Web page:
An energetic new voice in American politics, United States Senator Cory Booker sounds a stirring call to reorient our civic discourse around the principles of empathy and solidarity. Telling candid, inspiring stories from his life and career and imparting lessons learned from people who motivated him to serve, he speaks of rising above discord, tending to our shared resources, and embracing our common destiny.
©2015 Cory Booker (P)2015 Random House Audio
"As narrator, [Booker] brings the same energy and enthusiasm that he does to his personal appearances and speeches. He reads with passion and conviction, and he uses his voice to urge listeners to take action on the issues he discusses." (AudioFile)
I am an avid eclectic reader.
In his book Cory Booker recounts stories and the lessons he learned from people who have inspired him during his life. He went to Stanford University where he played football and majored in political science. He was awarded a Rhodes Scholarship and studied sociology at Oxford. On returning to the United States he entered Yale Law School.
Booker begins his stories with the non-profit work he did with the poor while in Yale Law School. Upon graduation he went to work with a non-profit in a poor section of Newark. Over time he realized he could do more as an elected official so ran for City Council and won. As time went on he became the Mayor of Newark and currently is the Senator from New Jersey. He is the first black Senator from New Jersey.
The key item Booker emphases throughout the book is the need to work together across party, social and racial lines in order to accomplish the common good. The book is well written and moves along at a good clip. Booker seemed to have a major interest in the judicial system particularly as related to the blacks. Booker made no mention of the failed education experiment funded by Facebook founder that occurred when he was the mayor of Newark. I would have like to hear his viewpoint. There was a few times in the book, I felt that Booker was preaching at me, but that passed quickly. Overall, it is an interesting look at the life of a young black man and how he took advantage of educational opportunities and acquired the help from great mentors. Hope we elect more people to government who are willing to work together rather than just fight each other. Cory Booker narrated his own book.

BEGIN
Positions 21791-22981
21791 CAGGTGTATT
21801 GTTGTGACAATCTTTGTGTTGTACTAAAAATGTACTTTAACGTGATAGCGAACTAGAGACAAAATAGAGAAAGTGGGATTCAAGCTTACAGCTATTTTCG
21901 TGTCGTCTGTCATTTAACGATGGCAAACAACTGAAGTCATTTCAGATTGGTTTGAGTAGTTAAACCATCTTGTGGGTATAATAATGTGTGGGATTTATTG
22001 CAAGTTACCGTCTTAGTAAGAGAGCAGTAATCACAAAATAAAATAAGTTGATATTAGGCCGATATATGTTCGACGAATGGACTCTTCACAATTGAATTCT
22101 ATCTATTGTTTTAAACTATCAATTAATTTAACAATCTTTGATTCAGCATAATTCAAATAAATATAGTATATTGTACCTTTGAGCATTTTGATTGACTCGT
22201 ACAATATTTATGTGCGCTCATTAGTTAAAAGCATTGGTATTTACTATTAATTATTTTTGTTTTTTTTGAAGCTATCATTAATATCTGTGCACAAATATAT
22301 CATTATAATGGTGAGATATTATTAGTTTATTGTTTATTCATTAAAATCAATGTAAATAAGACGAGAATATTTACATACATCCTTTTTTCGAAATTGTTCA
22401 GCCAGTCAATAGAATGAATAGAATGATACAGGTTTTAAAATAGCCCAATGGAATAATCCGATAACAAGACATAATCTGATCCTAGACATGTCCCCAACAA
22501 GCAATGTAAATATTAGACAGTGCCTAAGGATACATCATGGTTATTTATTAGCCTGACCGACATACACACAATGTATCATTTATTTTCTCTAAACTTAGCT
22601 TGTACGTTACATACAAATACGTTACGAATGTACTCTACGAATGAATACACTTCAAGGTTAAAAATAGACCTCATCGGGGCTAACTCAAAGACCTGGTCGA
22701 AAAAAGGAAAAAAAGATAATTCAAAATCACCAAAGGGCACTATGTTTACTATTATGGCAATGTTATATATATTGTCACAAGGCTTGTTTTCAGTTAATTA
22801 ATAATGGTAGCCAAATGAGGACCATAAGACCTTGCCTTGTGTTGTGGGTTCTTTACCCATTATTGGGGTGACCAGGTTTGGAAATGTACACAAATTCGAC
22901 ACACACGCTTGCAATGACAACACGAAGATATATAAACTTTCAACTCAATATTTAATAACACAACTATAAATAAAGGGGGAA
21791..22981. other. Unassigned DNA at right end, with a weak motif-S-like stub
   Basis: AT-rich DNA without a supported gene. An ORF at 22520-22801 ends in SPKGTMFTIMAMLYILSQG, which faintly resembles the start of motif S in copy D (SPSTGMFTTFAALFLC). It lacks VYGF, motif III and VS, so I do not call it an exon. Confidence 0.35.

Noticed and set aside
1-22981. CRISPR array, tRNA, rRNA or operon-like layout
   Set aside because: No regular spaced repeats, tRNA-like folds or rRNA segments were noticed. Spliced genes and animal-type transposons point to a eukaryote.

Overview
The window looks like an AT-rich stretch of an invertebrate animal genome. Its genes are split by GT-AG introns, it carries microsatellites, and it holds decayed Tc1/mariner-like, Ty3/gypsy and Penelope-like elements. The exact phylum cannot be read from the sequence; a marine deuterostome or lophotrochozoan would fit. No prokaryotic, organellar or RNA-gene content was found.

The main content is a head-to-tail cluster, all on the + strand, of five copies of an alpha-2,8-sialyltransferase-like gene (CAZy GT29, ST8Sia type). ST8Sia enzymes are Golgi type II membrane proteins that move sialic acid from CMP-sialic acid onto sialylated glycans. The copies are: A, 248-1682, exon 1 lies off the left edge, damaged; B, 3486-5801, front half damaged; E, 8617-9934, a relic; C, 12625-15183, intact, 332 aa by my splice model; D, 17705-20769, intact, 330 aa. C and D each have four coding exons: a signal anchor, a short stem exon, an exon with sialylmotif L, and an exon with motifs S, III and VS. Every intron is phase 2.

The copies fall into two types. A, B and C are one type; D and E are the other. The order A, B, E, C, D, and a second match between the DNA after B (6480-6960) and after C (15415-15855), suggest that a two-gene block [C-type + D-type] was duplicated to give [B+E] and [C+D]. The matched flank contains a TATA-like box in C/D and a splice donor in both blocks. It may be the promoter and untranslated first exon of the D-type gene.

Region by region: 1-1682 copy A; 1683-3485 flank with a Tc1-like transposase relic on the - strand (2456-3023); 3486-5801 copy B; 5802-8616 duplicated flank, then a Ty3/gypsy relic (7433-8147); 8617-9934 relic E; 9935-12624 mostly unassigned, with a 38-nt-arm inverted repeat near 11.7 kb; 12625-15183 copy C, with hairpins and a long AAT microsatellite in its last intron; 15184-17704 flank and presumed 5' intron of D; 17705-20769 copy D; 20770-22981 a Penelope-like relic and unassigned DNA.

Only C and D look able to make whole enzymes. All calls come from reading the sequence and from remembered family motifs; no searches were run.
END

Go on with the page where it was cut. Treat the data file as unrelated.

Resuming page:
Normally an autobiographical book is dry or boring but Cory Booker managed to present a narrative that was both exciting and inspirational. While I don't agree with all of his politics, his process of becoming the person that we read about on the news is fascinating. I really appreciate how he told the stories of his mentors and friends. The analogies and old sayings that he used will be shared with family and friends for years to come. I even bought a printed version for my son to read before he heads off to college. The value of Senator Booker reading the book is priceless. The expression used as he spoke really conveyed his passion and commitment for the causes that he stands for. The only complaint is that the book did not seem to end on a strong note. While his life is ongoing and his time in the senate has been short, the transition from his personal story to the call to unity was not clear. While as a whole, it is clear that unity is needed to recover but it was not the clear summary of the book. The final chapter was as entertaining and insightful as the others but it did not end on that culminating call to action that should have been there. I know that I have work to do but I wish there would have been more emphasis. Overall though I highly recommend this book.
Say something about yourself!
As part of the local News media, and assigned specifically to the Newark area, I had the pleasure of capturing many of the stories he shares in this book so it's was interesting having some background that wasn't available at the time, or privileged to the media.
Easy to be cynical about semi autobiographic work of a politician but this book challenges that perception.
Any Stanford and then Yale Law grad who chooses to live in a Newark public housing project called Brick City for several years instead of heading to Wall St is likely to have a different perspective on our problems and solutions.
Booker offers them through a rich set of stories from his years living and serving there. In this season of frequently inane political rhetoric it's a refreshing change
Booker's passion for public service and helping the disadvantaged and his personal humility are the perfect antidote to the low tone and behaviour of certain candidates for higher office in an election year. While he certainly has an ego he acknowledges not only mistakes of policy but also those he made of inexperience and character, something all too rare in a politician's autobiography.
I'm glad he read it himself and I'm glad I listened to this rather than read it as his tone and obvious passion made the content much more engaging than it would be otherwise.
I feel the promise and hope of the future through this presentation. My prayer is that we survive until the day when more leaders (all of us) join Senator Booker and all he has shared.
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